It was time. Somehow instinctively he knew, in his hearts, in his bones, that the moment was right and it was time to go back. It was time to save the world again, save himself, save them all… for a moment he wondered what the point was. Wondered if he just didn’t go; left himself behind there. Maybe it would be better that way. But even as he thought gloomy thoughts he was instinctively setting coordinates, travelling backwards to cross his own timeline for the third and final time.

The First Time

The Doctor was right; the faire was fun. I kept losing track of him in the crowds, but never for long. He was always easily found in the middle of the action, talking to anyone who crossed his path, and blissfully unaware how out of place he looked in the swirl of colors and costumes. Walking back from the circus I lost him again, and this time he didn’t reappear as easily as he had before. I soon caught a glimpse of him in the Tavern, and was surprised to see him standing behind the counter talking to some of the Faire Staff.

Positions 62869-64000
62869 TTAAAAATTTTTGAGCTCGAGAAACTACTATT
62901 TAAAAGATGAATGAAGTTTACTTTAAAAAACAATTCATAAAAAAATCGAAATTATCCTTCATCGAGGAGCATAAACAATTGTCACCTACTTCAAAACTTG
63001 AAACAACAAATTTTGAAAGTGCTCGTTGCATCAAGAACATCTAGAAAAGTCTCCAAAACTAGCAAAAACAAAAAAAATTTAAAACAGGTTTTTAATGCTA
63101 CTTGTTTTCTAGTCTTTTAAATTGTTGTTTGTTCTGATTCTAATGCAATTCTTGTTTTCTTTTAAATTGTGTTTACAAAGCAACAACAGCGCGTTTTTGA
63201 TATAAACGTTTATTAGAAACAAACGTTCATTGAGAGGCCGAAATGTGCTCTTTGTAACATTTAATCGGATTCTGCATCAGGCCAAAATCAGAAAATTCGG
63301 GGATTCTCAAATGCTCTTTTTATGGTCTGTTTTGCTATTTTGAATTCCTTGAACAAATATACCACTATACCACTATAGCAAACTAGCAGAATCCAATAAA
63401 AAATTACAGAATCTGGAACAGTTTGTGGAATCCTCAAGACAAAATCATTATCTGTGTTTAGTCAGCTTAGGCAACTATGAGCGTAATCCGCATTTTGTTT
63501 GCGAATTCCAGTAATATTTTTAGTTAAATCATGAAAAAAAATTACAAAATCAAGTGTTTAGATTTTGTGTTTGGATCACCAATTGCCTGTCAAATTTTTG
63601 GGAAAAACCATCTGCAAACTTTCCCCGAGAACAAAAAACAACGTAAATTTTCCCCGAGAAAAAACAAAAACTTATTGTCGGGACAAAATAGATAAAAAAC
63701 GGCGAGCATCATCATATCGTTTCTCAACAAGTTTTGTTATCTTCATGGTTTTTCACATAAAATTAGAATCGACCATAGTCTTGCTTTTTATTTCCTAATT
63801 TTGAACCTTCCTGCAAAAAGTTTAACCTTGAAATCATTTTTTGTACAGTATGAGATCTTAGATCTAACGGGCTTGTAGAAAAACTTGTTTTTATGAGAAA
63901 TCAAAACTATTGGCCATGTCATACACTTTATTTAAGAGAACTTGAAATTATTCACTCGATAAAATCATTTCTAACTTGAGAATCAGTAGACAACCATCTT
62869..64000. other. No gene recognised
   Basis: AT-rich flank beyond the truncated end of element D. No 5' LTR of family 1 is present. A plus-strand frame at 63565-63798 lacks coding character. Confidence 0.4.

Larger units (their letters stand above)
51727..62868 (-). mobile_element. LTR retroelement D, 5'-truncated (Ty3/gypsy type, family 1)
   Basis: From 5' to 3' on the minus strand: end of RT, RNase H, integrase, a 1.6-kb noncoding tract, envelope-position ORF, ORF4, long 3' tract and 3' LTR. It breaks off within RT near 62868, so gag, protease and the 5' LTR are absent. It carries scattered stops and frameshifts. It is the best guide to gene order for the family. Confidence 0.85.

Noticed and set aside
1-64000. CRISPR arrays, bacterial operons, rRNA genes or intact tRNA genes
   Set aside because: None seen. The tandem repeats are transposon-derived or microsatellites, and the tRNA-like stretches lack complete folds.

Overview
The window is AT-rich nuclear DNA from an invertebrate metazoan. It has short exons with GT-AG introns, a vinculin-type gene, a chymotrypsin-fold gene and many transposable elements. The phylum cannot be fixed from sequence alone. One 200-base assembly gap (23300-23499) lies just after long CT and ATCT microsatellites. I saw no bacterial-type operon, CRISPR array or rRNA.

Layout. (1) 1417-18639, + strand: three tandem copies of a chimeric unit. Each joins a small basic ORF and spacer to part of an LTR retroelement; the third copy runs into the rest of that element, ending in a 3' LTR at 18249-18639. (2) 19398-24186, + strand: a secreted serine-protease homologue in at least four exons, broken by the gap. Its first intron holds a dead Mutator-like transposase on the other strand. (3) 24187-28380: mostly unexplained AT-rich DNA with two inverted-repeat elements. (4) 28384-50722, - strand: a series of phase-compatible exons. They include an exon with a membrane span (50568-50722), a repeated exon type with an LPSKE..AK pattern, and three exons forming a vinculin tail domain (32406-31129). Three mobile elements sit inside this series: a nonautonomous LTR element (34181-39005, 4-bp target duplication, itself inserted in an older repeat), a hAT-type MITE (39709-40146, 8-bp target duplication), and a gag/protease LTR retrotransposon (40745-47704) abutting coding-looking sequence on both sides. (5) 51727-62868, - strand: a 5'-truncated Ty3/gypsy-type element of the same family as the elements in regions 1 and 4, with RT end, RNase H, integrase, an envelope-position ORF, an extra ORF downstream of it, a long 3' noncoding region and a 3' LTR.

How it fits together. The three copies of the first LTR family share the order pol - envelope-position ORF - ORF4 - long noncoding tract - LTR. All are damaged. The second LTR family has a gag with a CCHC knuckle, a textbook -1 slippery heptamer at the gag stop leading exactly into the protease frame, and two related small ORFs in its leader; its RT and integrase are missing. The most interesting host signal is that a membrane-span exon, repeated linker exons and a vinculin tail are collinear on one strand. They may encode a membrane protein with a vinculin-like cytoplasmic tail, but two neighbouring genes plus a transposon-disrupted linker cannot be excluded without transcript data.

“Doctor!” I shouted, running towards him. I stopped as he turned towards me, skidded to a stop as he took a step back.

“You– you changed clothes,” I stammered, although that was clearly not the most important thing at hand.

“Mikaela,” he spoke my name. “Of course. I’m so sorry…”

The Second Time

He hadn’t expected to see her yet. He didn’t remember this. There was no script for him to follow. For a moment he stared incomprehensibly.

“What are you doing here?” she stammered. “Why are you looking at me this way?”

“It’s complicated,” he tried to explain. “I’m not who you think I am. Well, I am. I mean, I’m the Doctor. But not your Doctor. You should find him. Tell him to get out of here while he still can.”

“Why?” she asks. She’s confused, but not frightened. Brave girl.